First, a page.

New Zealand's approach so far to climate change has been labelled "complacent" by a leading energy researcher.
Anna Berka, a research fellow at the University of Auckland's Energy Centre, says there has been a tendency by Kiwis to think New Zealand is too small to contribute to significant global change and can't afford to try.
"People regard the process as too expensive, that we should wait for other countries to develop the technology," she says. "This self-defeating narrative is repeated and reinforced by established industry players who dominate policy and media discourse."
She says our legacy and international standing in hydroelectric and geothermal power has, ironically, made us "complacent about putting in place" measures to help with climate change (New Zealand is the fourth largest generator of geothermal in the world, the energy accounting for about 16 per cent of our electricity needs)."
Although there has been targeted investment support from regional and national government for geothermal and electric vehicle (EV) infrastructure Berka says we must, and can, do much more.
"It costs us now and pays off in the future; so we put it on the back burner because we perceive there to be more pressing problems," she says.
Berka says many of the world's great policy reforms have come about in response to momentous events such as the oil shocks of the 1970s and the Second World War: "These were so severe they united political parties in cross-party consensus.
"We are at that point now with climate change," she says. "We are right on the precipice and it puzzles me why New Zealanders think we can't put in place a supportive policy environment; we only have to look back 30 years to know that when the government wants to it can make great change and quickly."
Her views are echoed by the findings of a new survey which shows few New Zealanders believe enough will be done to bring about climate change. The survey, commissioned by insurer IAG and conducted in June, revealed that only 10 per cent of Kiwis believe the country will take appropriate climate change action – even though 84 per cent think humanity is capable of doing so.
Berka has been comparing New Zealand's record with four European countries - Spain, Germany, Denmark and the United Kingdom - which have had some success in orchestrating a state-led transition to renewable energy in the last 40 years.
She says Germany and Denmark in particular, have been consistently framing climate change as a civic opportunity and believes their example holds important lessons for New Zealand.
And while she recognises the work the government is doing for climate change - it is soon to begin drafting the Zero Carbon Bill which will set a new emissions reduction target by 2050 - Berka says "the government needs to touch the lives of the average Kiwi.
"To truly shore up public support for climate change policies that will outlive this government, the opportunities need to be accessible to start-ups, organisations and businesses across the country.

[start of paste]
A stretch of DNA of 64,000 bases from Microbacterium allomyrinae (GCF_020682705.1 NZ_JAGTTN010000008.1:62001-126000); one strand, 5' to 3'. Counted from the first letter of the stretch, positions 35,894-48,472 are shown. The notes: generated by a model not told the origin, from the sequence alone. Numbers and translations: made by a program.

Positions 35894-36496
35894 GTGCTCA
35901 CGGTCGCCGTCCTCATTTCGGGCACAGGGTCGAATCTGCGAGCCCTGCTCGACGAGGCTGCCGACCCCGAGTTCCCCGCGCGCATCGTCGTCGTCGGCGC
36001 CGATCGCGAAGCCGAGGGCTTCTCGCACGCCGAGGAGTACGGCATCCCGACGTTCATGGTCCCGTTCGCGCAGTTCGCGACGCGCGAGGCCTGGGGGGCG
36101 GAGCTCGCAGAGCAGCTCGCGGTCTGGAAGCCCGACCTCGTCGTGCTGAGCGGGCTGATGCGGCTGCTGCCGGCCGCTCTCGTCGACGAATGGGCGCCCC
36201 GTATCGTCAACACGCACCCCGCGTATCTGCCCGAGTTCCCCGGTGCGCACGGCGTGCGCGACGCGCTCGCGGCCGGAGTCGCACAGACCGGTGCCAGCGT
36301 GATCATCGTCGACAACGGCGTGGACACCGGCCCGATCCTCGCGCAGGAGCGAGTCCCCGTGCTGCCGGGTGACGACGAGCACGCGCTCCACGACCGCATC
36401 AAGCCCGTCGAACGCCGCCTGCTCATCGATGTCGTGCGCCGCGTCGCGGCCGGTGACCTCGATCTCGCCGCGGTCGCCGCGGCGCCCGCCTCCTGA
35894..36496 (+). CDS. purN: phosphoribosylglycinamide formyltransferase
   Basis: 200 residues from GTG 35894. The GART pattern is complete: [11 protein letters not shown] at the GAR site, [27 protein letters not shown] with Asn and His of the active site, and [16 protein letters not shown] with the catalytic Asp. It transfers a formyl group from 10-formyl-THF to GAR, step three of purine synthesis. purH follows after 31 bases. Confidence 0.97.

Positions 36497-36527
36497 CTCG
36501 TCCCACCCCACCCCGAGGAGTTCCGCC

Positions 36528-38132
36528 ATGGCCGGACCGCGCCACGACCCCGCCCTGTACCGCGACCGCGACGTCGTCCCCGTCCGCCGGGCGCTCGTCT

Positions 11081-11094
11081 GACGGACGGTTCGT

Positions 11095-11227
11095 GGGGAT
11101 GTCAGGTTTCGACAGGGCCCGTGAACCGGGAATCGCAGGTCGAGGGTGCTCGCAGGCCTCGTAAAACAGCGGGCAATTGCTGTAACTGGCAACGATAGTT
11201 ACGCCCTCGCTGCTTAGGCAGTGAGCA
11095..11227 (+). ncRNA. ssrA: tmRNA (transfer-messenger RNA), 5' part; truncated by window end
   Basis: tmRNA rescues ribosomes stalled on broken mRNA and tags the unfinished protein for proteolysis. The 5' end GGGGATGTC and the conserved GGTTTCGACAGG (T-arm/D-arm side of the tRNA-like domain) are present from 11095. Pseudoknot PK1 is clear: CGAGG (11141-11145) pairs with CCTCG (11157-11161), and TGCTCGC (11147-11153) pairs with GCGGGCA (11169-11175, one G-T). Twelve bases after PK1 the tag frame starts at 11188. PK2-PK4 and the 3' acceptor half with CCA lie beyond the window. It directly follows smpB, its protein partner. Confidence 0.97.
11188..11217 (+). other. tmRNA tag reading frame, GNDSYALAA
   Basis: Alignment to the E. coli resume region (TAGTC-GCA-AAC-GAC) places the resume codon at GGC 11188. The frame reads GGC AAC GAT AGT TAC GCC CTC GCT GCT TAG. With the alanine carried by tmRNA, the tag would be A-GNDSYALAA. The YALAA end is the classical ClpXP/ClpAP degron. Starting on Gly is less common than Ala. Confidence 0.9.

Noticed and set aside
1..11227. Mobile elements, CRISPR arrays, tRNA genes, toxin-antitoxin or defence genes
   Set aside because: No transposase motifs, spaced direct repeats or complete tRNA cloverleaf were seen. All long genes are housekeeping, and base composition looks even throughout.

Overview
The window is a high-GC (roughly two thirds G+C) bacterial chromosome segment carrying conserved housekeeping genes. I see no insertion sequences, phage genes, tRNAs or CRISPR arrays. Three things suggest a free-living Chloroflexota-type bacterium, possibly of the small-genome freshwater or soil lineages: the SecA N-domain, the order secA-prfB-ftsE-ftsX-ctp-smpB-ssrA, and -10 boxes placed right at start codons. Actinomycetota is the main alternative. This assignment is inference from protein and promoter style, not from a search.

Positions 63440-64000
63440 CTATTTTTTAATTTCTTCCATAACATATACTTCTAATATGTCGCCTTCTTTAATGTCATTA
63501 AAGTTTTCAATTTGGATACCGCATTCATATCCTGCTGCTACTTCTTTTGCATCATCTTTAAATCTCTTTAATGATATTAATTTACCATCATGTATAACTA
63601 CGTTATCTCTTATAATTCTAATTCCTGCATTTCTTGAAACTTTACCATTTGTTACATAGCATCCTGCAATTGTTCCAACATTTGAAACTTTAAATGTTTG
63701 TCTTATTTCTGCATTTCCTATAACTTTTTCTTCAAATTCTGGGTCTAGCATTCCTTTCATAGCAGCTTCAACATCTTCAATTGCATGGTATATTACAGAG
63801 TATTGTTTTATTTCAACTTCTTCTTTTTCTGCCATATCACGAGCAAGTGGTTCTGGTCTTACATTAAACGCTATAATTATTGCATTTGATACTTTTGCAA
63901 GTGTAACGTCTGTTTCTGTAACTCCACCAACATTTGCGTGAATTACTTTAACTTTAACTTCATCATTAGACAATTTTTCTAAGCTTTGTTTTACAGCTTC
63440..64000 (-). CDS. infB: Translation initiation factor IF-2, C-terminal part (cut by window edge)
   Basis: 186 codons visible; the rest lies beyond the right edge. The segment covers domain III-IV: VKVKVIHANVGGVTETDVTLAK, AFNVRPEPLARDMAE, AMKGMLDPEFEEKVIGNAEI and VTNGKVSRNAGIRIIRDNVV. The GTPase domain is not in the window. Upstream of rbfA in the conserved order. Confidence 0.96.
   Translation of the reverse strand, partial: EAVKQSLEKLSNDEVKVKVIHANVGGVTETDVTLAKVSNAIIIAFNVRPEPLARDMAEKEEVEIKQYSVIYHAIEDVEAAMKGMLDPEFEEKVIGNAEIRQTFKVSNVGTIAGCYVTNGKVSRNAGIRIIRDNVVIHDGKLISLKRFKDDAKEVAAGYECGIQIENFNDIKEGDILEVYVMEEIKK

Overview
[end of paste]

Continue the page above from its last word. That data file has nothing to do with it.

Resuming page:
"There are many local groups and organisations trying to set up energy projects but they are finding it hard because there is no bridge to the wholesale market," she says. "We aren't offering New Zealanders simple ways to invest in the technologies we need for our mutual benefit."
However she believes vast opportunities exist - renewable agri-industrial heat, biofuels, virtual power plants with battery storage and mixed use afforestation programmes among them.
She says the government must serve as a knowledge broker and matchmaker, using grants and public loans to bring existing expertise out of the woodwork, put in place incentives to invest and regulations and public procurement programmes to guarantee demand.
But, she says, the recent announcement of a moratorium on oil and gas exploration in Taranaki risked alienating industry and the public.
"Without linking it to a broader programme that convinces New Zealanders they can and will benefit from the government's climate change objectives you set a dangerous precedent," she says.
"Delivering winning climate change policies is a careful balancing act that requires a willing-to-learn government with ears on the ground; this involves working with all stakeholders and independent research institutes.
"While market players ultimately do the heavy lifting, the role of government is to nudge, prod and finance for a period of years before market dynamics can take over and drive down costs," she says. "Climate change is a huge co-ordination problem for governments who, for the first time in history find themselves in a position where they have to manage how fast and in which direction we innovate," she says.
# Berka together with colleagues is organising the 1st New Zealand Forum for Local and Community Energy to be held in August in Wellington. The public event, funded by the University of Auckland Public Policy Institute and to be run in collaboration with Victoria University of Wellington's School of Maori Studies, will discuss ways people, local authorities and Maori and community organisations can achieve deeper engagement in energy efficiency, renewable heat and power generation and making electricity consumption more flexible.